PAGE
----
SSAE 16, SOC, and SAS 70. What’s the difference?

SAS 70

Many folks in large United States-based organizations have heard of (or directly experienced) a SAS 70 report.  The AICPA (American Institute of Certified Public Accountants) introduced the concept in the early 1990s.  A SAS 70 provides guidance to auditors when evaluating the internal controls of a service organization and issuing an independent report of those controls.  Throughout the 1990s and early 2000s, the use of a SAS 70 to test and validate internal controls became more and more popular.  It became clear over time that organizations were using SAS 70s to evaluate various components of an organization.  As a result, the AICPA worked to release a new set of standards that not only would meet international expectations of standardized reporting, but would also allow organizations to evaluate controls that were not directly related to financial reporting.

SOC Reports

As the AICPA worked on a more universally accepted set of international accounting standards, the organization created an entirely new framework that has come to be known as SOC reporting, where SOC stands for Service Organization Control.  The AICPA describes a “service organization” (SA) as “an organization or segment of an organization that provides services to user entities”.  “User entities” are users of the service (e.g. the customer who buys the service from the service provider).  These definitions are outlined in the AICPA AT 801.

The AICPA outlined three types of SOC reports.  The following table (from the AICPA) outlines the differences in the three types of SOC reports and who they are intended for:

Who The Users Are Why What
SOC 1 Management of the service organization, user entities, and user auditors Audit of Financial Statements Controls relevant to user entity financial reporting
SOC 2 Management of the service organization, user entities, regulators, others Governance, risk, and compliance programs, oversight, due diligence Concerns regarding a system’s security availability, processing integrity, confidentiality, or privacy
SOC 3 Any users with need for confidence in the security, availability, processing integrity, confidentiality, or privacy of a service organization’s system. Marketing Purposes, detail not needed Report and seal on controls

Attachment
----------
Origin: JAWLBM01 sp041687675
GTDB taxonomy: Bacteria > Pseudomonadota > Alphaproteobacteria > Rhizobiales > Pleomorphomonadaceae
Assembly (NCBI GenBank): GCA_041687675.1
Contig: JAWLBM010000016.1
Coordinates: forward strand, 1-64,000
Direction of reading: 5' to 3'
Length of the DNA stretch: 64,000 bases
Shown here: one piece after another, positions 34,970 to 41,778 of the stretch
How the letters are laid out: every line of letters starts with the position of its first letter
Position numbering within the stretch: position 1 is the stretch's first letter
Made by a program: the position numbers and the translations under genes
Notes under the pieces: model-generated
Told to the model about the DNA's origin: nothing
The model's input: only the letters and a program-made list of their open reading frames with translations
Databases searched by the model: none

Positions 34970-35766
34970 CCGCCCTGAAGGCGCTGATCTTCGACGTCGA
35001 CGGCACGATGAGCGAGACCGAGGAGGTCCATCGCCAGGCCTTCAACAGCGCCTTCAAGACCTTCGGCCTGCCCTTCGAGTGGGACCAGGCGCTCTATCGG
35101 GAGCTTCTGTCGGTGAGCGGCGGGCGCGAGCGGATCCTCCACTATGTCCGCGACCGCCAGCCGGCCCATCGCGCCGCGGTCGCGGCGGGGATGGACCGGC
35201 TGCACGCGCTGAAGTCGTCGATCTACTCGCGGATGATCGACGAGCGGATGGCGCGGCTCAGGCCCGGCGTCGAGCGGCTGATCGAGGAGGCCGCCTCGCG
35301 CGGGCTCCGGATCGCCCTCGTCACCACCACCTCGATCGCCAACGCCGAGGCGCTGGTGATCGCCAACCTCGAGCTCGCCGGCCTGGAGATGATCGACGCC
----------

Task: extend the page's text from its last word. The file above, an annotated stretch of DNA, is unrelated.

Audit vs. Attest

When creating the SOC reporting guidance, the AICPA emphasized that this new framework is an “attestation” rather than an “audit”.  So what’s the difference?  In the case of a traditional “audit” in a financial sense, numbers (facts) are evaluated to show that all monies are accounted for and the organization’s financial resources appear appropriate (accounted for, adds up correctly, necessary taxes paid, etc).  In the case of a SOC report, the intention is to evaluate the overall “system” of controls.  As such, the AICPA wanted to emphasize auditors are “attesting” to the existence (and perhaps effectiveness) of a complete set of controls (what they call “the system”).   This means that auditors are evaluating the system and attesting to it as a whole, rather than the more traditional financial audit of data within the system.  Also introduced in the SOC report is the requirement of a written assertion of the system provided by the organization’s management.

SOC 1 (SSAE 16)

SOC 1 is a report focused on the financial controls of an organization.  SOC 1 reports as based upon the Service Auditors to the Statements on Standards for Attestation Engagements No. 16 (SSAE 16) framework, which was formally issued in 2010; this is why SOC 1 reports are often called “SSAE 16 reports”. SOC 1 reports retain the original intent of a SAS 70 report by focusing on an organization’s internal controls over financial reporting, and have effectively replaced the traditional SAS 70 report since 2012.

SOC 2 and SOC 3

Since the SAS 70 framework was more broad, many organizations were using the reporting standard to evaluate non financial-based organizational controls.  To meet this need, the AICPA introduced the SOC2 and SOC3 reporting framework based upon AT 101 reporting standards.  These reports are focused around a set of criteria called the Trust Services Principles (TSP) which focus on: